14. Aunt Bo
I absolutley LOVE "Ain't She Sweet?" It is one of the first SEPs that I ever read, and possibly even the first. I think I like it so much because even though Sugar Beth was awful and was a horrible 'mean girl', she's changed and is now home to face the music. She knows people will assume the worst of her still and think she's a gold digger, but she has a need to make things right. I find her a very likable character. And she got hers too. Colin is a total jerk to her, with reason of course. But when I read her back story, I can understand how as a child, she would want to get back at her father for doing what he did. It wasn't okay, but her parents shaped her into what she was when she was younger. Once she grew up and went into the real world, she came to terms with her past behavior, I think, and did try to attone for it. And let's face it, Winnie probably needed to have her crisis to see that Ryan truly loved her for her, and not for Sugar Beth's replacement. I recommend this book a lot to showcase SEP's writing ability, especially if others don't want to get wrapped up in a whole series.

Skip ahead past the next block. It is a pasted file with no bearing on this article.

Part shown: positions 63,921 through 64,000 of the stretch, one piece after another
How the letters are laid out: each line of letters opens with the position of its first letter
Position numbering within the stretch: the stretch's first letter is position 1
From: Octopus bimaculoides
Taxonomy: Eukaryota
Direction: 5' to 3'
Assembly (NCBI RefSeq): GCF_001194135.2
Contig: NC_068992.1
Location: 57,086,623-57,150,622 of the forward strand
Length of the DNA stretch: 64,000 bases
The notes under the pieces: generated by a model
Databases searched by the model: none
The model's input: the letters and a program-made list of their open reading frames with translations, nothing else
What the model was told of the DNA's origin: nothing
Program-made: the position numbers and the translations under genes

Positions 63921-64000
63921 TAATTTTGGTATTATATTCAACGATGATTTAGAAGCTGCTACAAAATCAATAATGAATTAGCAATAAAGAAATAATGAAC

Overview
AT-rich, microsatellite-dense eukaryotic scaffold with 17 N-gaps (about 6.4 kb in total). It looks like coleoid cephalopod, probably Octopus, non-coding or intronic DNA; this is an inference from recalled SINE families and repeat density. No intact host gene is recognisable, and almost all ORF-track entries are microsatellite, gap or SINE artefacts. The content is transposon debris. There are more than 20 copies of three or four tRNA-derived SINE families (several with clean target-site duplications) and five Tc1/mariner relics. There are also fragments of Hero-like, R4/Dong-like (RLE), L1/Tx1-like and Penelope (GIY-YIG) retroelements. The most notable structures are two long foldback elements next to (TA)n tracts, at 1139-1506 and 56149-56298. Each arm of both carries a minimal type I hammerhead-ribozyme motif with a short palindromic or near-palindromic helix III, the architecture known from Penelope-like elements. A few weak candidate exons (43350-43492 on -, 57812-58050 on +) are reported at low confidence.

15. Jennifer R
Yes, I think This Heart of Mine is the worst "bad thing" I've read of SEP's and in general. Sugar Beth is at least over being an asshole. But flat out raping the hero? OH GOOD GOD, NO. Terrible, terrible start to a romance all around in that book.

I haven't read Nobody's Baby But Mine because it also sounds like a horrible premise that will make me mad too.